What is an Automotive BDC?
The Automotive BDC is one of the most incorrectly overused terms in the dealership retail environment. Far too often, the roles and responsibilities of the employees working in these “Business Development Centers” are doing no developing at all.
They are simply the communicating with the customers. And there’s the rub.
During the time I’ve spent BDC Training for dealers, most that believe they have a team of BDC agents dedicated to answering the phones, appointment setting, and sending emails.
Well someone would have to do that no matter what, so in this instance, you only have a Business Communication Center. You’ve created one place where the basic back-and-forth with customers is handled.
The Merriam-Webster definition of Communication is “a process in which information is exchanged between two individuals”.
What does an Automotive BDC do?
While I was last on the retail side of the dealership world, I was running a true Business Development Center. The definition of Development is “the act of improving, expanding, or refining.”
My BDC team’s responsibilities far exceeded the realm of basic email and phone unsold follow up communication that is so customary in many other dealerships.
I trained my BDC to handle all calls and questions, so something like this funny BDC Training video never occurs.
A BDC must do more. They must develop business… on their own… on behalf of the dealership… by being proactive… with sales AND service customers. (Don’t forget about those service department opportunities!)
A Business Development Center creates their own opportunities while a Business Communication Center simply handles the normal dealership interaction that others within the store can handle themselves.
Managing a dealership BCC vs a BDC
Your typical BCC team should act as a call center. They will handle inbound calls, manage inbound leads, respond to those leads, make outbound internet calls, and set sales and service appointments from each of those avenues.
A BDC team should do everything above and more. They should follow up on behalf of the floor’s salespeople with calls to their unsold customers.
This call can be done under the veil of a “customer satisfaction manager” call, asking questions about the customer’s in-store experience just a few days prior with the attempt to bring them back in by scheduling appointments as needed.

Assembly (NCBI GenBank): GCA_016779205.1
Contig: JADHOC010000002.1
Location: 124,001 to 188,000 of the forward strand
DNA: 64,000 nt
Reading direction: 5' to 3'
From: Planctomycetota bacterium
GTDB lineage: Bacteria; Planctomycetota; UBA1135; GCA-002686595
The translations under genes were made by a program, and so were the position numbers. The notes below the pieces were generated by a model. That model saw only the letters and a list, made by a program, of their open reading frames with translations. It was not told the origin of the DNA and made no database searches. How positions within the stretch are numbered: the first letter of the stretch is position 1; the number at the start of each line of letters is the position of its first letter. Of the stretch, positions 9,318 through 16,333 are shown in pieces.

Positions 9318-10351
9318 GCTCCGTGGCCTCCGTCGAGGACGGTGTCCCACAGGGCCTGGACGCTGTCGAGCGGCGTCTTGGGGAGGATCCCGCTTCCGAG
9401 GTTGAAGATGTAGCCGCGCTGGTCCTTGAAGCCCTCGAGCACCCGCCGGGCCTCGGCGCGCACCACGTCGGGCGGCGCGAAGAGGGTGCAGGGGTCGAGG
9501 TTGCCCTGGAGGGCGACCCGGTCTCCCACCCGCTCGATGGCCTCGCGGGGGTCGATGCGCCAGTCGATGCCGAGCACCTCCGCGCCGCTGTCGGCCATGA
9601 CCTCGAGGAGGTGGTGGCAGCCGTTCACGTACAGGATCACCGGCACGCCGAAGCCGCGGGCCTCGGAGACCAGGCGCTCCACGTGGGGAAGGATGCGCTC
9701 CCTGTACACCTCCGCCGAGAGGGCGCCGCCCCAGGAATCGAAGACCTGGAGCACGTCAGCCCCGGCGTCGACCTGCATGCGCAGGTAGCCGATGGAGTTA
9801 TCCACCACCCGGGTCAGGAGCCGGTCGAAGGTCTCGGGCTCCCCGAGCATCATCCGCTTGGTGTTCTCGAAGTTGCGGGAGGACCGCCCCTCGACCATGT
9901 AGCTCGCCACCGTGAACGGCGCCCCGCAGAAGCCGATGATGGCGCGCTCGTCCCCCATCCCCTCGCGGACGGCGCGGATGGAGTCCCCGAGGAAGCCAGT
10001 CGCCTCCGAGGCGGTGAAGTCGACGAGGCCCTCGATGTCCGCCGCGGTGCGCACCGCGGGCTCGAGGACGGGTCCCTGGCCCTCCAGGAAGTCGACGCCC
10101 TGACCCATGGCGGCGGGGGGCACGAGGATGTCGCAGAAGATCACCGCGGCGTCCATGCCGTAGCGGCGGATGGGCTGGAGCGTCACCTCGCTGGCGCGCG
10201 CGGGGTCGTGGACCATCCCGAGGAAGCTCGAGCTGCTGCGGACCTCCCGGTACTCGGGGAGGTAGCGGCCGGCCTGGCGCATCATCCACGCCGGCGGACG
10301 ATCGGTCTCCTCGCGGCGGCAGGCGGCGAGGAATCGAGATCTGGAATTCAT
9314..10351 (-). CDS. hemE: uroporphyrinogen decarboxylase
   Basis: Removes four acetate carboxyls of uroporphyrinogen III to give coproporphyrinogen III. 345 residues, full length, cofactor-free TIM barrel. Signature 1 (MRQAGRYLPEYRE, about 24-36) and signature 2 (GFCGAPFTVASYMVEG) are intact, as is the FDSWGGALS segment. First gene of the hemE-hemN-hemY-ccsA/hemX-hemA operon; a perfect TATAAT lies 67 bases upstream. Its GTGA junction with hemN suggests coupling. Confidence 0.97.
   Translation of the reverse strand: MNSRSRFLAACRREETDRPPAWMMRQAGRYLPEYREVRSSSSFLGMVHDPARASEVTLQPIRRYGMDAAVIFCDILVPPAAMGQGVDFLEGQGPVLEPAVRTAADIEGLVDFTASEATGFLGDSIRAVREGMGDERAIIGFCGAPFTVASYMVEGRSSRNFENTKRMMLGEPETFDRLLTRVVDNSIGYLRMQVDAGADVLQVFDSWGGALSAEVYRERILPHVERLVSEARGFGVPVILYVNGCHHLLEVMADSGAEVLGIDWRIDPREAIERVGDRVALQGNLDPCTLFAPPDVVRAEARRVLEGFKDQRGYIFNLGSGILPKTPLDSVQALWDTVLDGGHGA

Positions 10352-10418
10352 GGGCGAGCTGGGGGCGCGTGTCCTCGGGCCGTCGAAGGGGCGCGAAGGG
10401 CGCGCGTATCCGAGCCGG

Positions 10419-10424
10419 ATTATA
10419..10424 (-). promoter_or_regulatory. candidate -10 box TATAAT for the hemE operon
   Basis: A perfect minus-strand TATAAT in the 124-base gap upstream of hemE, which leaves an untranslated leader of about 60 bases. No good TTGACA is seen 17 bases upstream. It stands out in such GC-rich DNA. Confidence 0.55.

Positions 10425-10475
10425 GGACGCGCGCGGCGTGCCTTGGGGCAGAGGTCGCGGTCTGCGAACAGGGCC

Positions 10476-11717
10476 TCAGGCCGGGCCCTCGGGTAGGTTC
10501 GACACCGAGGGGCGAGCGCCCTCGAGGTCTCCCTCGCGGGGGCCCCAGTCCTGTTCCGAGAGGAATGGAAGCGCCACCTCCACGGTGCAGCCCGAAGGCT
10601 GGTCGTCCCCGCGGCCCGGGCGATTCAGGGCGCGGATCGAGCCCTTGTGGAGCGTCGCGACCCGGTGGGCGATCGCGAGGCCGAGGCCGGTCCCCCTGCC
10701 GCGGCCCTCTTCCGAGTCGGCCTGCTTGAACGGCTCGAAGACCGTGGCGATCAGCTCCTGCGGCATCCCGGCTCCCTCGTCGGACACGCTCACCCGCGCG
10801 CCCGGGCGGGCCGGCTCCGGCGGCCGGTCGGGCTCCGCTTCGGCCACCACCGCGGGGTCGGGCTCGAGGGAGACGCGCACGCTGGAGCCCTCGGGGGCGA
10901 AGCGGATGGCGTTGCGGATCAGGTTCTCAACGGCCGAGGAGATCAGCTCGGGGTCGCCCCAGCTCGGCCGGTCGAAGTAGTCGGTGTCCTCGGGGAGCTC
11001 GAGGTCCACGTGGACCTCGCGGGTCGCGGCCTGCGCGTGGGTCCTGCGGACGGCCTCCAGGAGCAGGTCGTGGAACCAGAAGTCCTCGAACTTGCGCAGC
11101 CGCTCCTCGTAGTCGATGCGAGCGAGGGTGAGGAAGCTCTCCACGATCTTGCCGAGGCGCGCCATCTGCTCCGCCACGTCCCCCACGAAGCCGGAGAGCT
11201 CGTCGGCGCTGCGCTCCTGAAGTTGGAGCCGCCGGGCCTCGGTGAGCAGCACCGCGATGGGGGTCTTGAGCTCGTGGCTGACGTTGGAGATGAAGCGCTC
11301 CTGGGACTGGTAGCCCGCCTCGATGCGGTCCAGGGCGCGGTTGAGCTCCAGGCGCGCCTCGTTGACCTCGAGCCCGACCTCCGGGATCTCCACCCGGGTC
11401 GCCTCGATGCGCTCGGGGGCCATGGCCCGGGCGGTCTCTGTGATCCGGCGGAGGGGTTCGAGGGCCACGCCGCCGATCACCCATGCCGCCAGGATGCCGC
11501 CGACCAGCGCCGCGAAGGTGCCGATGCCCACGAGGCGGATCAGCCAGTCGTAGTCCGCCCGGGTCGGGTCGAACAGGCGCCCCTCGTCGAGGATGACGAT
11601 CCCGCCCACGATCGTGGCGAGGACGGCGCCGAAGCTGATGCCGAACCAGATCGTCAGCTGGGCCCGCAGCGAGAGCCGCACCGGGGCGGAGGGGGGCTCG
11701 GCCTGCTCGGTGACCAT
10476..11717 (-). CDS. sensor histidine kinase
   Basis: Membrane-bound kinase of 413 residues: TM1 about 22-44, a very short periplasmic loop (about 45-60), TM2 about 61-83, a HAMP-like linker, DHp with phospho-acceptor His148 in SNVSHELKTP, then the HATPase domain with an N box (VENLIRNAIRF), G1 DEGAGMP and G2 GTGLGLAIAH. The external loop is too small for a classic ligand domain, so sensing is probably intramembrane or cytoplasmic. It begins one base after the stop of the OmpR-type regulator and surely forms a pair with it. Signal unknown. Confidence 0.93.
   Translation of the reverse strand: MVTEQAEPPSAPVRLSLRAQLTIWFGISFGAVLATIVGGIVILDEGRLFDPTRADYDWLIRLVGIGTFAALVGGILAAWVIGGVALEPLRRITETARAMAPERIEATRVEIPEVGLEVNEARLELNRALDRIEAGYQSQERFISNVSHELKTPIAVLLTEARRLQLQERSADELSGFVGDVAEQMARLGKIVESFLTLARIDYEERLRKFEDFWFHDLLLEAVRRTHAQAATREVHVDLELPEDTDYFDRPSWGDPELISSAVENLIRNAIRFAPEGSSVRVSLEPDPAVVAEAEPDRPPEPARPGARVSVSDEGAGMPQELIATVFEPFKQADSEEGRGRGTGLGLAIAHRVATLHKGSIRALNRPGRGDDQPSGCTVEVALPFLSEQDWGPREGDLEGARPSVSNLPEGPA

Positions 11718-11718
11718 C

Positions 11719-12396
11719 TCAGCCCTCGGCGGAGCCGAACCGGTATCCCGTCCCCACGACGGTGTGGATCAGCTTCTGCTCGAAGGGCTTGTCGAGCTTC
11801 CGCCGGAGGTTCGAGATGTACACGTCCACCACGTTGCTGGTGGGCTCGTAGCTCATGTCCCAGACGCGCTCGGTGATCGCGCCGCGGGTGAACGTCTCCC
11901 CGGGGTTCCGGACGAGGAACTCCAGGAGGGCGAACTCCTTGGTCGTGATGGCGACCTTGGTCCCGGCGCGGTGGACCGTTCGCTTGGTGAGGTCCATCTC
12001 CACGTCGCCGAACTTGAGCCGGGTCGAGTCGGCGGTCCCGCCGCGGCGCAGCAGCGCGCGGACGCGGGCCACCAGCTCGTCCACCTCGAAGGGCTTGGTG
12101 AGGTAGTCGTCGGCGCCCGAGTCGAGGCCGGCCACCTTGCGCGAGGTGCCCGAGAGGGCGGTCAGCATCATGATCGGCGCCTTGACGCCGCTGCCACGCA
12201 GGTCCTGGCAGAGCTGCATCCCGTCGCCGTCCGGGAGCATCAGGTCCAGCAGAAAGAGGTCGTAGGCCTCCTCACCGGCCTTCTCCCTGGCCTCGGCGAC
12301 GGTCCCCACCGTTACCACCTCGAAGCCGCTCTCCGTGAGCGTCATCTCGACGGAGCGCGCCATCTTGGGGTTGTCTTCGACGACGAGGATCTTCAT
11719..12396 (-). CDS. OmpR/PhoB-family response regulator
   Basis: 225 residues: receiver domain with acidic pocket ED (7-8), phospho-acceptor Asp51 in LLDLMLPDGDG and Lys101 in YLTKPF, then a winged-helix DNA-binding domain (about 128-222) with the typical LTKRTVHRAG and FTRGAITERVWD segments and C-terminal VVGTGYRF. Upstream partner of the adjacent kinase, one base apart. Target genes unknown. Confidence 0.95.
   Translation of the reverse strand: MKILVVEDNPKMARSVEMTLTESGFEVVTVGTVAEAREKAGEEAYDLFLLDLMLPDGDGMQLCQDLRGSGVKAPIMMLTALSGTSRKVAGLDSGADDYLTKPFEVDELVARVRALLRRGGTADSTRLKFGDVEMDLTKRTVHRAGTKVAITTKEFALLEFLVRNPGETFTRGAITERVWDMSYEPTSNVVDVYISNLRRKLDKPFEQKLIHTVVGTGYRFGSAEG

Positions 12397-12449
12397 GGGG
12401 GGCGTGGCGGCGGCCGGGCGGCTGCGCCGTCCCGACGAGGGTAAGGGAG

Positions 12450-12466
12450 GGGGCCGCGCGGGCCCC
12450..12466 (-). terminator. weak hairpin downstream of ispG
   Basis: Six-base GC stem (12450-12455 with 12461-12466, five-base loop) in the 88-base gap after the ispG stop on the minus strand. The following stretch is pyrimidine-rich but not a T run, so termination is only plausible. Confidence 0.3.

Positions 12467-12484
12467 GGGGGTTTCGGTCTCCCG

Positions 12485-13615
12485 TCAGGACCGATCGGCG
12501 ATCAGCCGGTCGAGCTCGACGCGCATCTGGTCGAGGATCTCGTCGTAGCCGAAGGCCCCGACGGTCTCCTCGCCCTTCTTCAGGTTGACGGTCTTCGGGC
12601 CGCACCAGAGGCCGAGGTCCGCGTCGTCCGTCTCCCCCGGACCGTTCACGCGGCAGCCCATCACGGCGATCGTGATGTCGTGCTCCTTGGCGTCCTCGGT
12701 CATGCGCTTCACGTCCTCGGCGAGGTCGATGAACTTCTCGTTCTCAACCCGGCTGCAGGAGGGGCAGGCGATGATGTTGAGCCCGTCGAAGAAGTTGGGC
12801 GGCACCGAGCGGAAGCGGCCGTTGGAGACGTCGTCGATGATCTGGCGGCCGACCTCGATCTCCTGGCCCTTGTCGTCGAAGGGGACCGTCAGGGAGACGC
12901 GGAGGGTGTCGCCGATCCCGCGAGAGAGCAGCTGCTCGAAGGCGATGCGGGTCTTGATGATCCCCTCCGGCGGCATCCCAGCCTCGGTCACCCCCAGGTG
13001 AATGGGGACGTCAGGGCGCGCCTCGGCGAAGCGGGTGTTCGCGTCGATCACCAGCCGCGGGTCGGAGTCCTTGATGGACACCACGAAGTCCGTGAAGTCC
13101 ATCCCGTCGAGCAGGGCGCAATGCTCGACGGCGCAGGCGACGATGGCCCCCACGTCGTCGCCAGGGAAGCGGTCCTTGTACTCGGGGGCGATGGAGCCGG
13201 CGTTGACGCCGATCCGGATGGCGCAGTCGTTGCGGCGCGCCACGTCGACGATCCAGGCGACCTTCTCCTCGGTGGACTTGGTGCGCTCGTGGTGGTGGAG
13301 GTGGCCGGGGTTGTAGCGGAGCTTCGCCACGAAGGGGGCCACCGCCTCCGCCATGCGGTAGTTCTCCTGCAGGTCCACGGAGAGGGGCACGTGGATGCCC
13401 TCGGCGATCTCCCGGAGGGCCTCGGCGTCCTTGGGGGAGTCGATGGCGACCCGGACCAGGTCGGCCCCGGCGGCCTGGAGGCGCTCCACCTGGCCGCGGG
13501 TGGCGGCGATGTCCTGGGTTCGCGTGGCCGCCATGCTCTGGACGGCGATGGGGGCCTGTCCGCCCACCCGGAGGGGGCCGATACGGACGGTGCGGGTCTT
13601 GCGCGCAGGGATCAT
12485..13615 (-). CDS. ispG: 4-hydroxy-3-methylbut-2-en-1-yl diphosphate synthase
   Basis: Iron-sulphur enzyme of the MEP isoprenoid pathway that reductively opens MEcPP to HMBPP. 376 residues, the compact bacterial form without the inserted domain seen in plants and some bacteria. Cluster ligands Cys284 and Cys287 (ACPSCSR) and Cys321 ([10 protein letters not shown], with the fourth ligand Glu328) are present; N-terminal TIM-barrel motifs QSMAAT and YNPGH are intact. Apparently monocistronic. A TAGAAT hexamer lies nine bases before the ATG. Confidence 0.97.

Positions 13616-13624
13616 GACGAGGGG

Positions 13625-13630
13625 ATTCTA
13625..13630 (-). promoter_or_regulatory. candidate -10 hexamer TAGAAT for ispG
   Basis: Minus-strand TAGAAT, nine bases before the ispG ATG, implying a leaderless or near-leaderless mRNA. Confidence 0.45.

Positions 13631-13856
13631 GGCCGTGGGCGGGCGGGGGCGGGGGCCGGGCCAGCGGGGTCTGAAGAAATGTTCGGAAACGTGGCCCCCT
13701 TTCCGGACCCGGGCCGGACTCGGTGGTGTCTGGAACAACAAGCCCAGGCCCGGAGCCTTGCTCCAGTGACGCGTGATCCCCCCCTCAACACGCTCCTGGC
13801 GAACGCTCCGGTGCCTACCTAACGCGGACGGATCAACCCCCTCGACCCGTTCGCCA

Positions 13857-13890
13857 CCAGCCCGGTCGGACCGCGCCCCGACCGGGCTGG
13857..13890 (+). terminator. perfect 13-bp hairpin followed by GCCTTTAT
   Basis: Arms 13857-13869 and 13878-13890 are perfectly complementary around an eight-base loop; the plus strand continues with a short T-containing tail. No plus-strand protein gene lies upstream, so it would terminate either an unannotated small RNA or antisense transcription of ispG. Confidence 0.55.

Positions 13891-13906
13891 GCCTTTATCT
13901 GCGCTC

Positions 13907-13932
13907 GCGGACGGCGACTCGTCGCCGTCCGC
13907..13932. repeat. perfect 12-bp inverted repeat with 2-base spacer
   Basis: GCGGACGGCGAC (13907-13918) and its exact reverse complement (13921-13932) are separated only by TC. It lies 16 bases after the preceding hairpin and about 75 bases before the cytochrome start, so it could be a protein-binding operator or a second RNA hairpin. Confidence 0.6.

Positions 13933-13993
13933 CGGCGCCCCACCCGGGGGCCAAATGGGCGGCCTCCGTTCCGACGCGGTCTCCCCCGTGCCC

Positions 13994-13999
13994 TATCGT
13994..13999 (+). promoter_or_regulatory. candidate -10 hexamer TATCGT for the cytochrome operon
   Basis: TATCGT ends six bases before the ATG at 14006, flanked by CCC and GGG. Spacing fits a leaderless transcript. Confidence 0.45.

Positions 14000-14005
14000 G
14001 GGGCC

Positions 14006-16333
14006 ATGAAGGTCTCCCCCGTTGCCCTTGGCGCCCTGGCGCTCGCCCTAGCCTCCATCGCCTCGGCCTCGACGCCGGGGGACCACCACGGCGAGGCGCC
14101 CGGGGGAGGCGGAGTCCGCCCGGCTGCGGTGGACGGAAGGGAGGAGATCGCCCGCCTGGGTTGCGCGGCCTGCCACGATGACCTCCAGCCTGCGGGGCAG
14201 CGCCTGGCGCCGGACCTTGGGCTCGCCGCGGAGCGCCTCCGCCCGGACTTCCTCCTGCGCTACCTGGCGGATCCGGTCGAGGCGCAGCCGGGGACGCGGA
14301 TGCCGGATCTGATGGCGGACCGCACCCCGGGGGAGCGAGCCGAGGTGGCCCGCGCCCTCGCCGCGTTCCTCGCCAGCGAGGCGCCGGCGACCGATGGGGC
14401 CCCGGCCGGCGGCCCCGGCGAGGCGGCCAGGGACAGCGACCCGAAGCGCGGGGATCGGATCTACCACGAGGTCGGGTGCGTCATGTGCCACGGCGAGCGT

A BDC should also make post-sale follow up on behalf of each individual salesperson.
Know that this doesn’t exclude the salesperson from making their own thank you call, but it should be done in addition to so as to ensure no customer is unhappy with their experience.
You can’t rely on your sales team, not only to make the call, but to be truthful about what the customer stated. A second voice on the phone is always a good idea.
At the same time, I feel it is the salesperson’s responsibility to ask for referrals.
Provided the salesperson has built the rapport they should have with their sold customer, it is easier to extract referrals if the customer trusts the person they are talking to rather than someone they haven’t met.
You should be actively marketing to your database through both phone calls and email communication. There is no better way to do this than having your team handle upcoming loan and lease expiration calls.
Calls to lease and loan ending clients of the dealership were very prevalent several years ago, but I think they have gone away over time.
And that is unfortunate. There is no better client to earn than a loyal one you are keeping. Make sure that you have a team and process in place to make calls to these valuable customers.
Not only is your Business Development Center your first line of defense when a prospect calls or emails in, but it should also be the backstop of the dealership’s sales process.
No customer should ever be marked “lost”, “inactive”, “upside down in trade”, “unable to finance”, or “bought elsewhere” unless another member from your dealership, namely someone from your BDC, has reached out and tried one last time.
You need your team to play the role of first and last person to touch each opportunity when possible.
Recognizing that a real Business Development Center is the voice of the dealership on every inbound/most outbound calls, make sure you use them in such a way.
While I was a dealership BDC manager, we didn’t only manage the customer relationships inside the dealership, but managed the dealership’s brand outside it as well.
I’m a firm believer in investing your time in the local community. We executed many grassroots marketing campaigns where I sent out my staff out into the public (and usually accompanied) to work events.
From shaking hands, giving out little give-aways and tchotchkes, running contests, setting up booths at fairs, and attending multiple chamber of commerce meetings, there was not much my BDC team wasn’t able to handle.
If they can be the voice of the dealership and are trained, not only on scripts, but product knowledge, customer service, and service BDC initiatives, there is nothing they cannot handle.
This is what I consider true business development and that helps contriibute to building a better customer experience.
Should you call it an Automotive BDC?
So either require more from your Business Development Center personnel or start calling them a Business Communication Center.
Don’t overpay for someone just because they can handle a script, send out well-worded emails, or exchange information between two parties.
If you are going to have a pay plan that pays a premium for “development”, make it worth the dealership’s while. Make them sound in the art of improving, expanding, and refining. THAT is development.
Do you have a BDC or a BCC?